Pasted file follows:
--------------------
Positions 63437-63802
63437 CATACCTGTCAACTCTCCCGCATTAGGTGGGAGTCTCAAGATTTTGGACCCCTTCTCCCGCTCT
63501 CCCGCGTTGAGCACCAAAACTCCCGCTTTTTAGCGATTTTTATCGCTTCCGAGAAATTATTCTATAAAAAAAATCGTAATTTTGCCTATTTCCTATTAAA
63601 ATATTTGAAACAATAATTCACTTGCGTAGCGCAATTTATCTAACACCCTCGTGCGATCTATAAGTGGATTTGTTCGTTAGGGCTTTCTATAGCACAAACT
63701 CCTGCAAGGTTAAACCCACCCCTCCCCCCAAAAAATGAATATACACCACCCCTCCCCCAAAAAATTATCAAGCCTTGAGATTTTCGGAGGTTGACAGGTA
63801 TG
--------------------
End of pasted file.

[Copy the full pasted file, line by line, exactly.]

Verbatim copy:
Positions 63437-63802
63437 CATACCTGTCAACTCTCCCGCATTAGGTGGGAGTCTCAAGATTTTGGACCCCTTCTCCCGCTCT
63501 CCCGCGTTGAGCACCAAAACTCCCGCTTTTTAGCGATTTTTATCGCTTCCGAGAAATTATTCTATAAAAAAAATCGTAATTTTGCCTATTTCCTATTAAA
63601 ATATTTGAAACAATAATTCACTTGCGTAGCGCAATTTATCTAACACCCTCGTGCGATCTATAAGTGGATTTGTTCGTTAGGGCTTTCTATAGCACAAACT
63701 CCTGCAAGGTTAAACCCACCCCTCCCCCCAAAAAATGAATATACACCACCCCTCCCCCAAAAAATTATCAAGCCTTGAGATTTTCGGAGGTTGACAGGTA
63801 TG